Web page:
Whitworth University 2020 Faculty Biennial

Ben Necochea Part 1

Welcome back.  Today we take a look at the piece exhibited by Ben Necochea.  Ben is the most recent addition to Whitworth’s Art Department and will be in charge of the Graphic Design program.  Along with an image of his artwork, today’s post includes Ben’s Artist Statement.

El Injerto – The Graft, digital illustration, 2020, 36×22.5 inches, $100

“…and you, being a wild olive tree, were grafted in among them, and with them became a partaker of the root and fatness of the olive tree,” – Romans 11:17

The image of grafting a foreign plant so that it might flourish from an established root system of another has been embedded in my mind for a long time. To compare myself to that grafted plant and to understand that once grafted, I partake in the privileges that flow from that union, makes me appreciate that I am no longer struggling to survive on my own. It is a beautiful relationship in which the trunk I am grafted into does not change me into something I am not. It simply nourishes and strengthens me into giving fruit that I was originally designed to produce. 

To really grasp the concept, I imagined two extremely contrasting plants; the nopal (prickly pear) and a red cedar. The nopal, as a member of the cactus family survives in desert climate with little to no water and yet, the paddle and its fruit are edible and were a prominent staple for me growing up. The red cedar is slow growing, long lived and resistant to decay, which makes me think of a solid foundation upon which to grow. As I began creating the imagery the influence of family and culture came to mind. I thought of Loteria, the bingo-like game I grew up playing with my siblings and how with simple illustrations it was used to teach reading writing, history and social values.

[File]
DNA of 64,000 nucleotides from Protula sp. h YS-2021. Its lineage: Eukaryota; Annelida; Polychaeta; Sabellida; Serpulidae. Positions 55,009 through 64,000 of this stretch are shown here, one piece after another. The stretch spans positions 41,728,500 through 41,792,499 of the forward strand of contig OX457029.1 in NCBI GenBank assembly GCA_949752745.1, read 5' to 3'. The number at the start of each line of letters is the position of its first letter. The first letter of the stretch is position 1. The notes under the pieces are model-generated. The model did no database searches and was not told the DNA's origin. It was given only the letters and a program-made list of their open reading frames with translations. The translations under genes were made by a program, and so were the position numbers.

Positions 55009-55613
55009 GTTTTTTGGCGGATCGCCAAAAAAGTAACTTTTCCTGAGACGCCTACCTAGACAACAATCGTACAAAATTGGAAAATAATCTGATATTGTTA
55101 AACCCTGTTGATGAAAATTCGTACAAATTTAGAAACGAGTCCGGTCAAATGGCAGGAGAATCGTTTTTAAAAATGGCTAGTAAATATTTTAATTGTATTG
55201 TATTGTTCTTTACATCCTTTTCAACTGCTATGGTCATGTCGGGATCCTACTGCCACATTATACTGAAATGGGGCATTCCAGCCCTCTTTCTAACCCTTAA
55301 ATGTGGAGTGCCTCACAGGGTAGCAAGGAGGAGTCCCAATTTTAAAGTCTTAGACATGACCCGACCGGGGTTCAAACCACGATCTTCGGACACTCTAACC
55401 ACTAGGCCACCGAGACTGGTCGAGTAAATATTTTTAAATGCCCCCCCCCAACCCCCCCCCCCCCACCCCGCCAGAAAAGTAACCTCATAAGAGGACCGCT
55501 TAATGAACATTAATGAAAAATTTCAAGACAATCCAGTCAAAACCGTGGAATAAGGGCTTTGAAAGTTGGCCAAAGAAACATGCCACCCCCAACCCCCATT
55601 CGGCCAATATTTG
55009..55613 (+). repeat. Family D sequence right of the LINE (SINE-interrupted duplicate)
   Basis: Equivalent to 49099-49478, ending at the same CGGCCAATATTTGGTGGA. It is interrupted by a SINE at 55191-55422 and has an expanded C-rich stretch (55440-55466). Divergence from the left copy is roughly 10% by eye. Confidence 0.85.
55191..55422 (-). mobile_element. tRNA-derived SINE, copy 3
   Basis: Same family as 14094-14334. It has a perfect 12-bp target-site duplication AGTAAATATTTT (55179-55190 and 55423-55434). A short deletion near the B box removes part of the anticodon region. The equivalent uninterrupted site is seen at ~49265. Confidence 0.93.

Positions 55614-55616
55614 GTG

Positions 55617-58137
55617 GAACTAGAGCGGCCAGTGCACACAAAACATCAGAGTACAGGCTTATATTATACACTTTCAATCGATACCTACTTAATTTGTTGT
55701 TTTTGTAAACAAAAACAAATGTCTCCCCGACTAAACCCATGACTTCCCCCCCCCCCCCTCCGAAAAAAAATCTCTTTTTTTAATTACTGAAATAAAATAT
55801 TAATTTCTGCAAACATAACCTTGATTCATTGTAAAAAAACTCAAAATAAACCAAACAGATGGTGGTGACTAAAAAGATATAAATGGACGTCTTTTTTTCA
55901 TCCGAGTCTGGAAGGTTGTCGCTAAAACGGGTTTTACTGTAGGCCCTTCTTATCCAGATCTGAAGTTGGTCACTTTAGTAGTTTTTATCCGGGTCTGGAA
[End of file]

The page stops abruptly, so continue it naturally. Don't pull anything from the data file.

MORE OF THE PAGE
This card is a visual statement of being grafted into a solid foundation in which one can flourish. Whether it is faith, family, culture or location when we are embraced in truth by those who have proceeded us, we are encouraged to produce good fruit without being changed into something we were never meant to be. 

Along with the above statement, Ben also had this to say about the opportunity to exhibit in the Bryan Oliver Gallery, “I am thankful for the opportunity to create work that is not client based. It has been over 20 years since I got to show work in a gallery, so this was actually fun to do and I look forward to doing something like this again. When designing for clients you need to follow the parameters and the desires of the client while attempting to instill your own voice, style, or aesthetic in the work. This project allowed me to be completely free and in charge of the subject, the message and everything in between. It was a bit daunting (even with just one piece), but worth the experience and is adding fuel to the desires of doing more things like this in the future.”

If you are interested in seeing more of Ben’s work, check out the link below, and come back tomorrow for part two of his interview.


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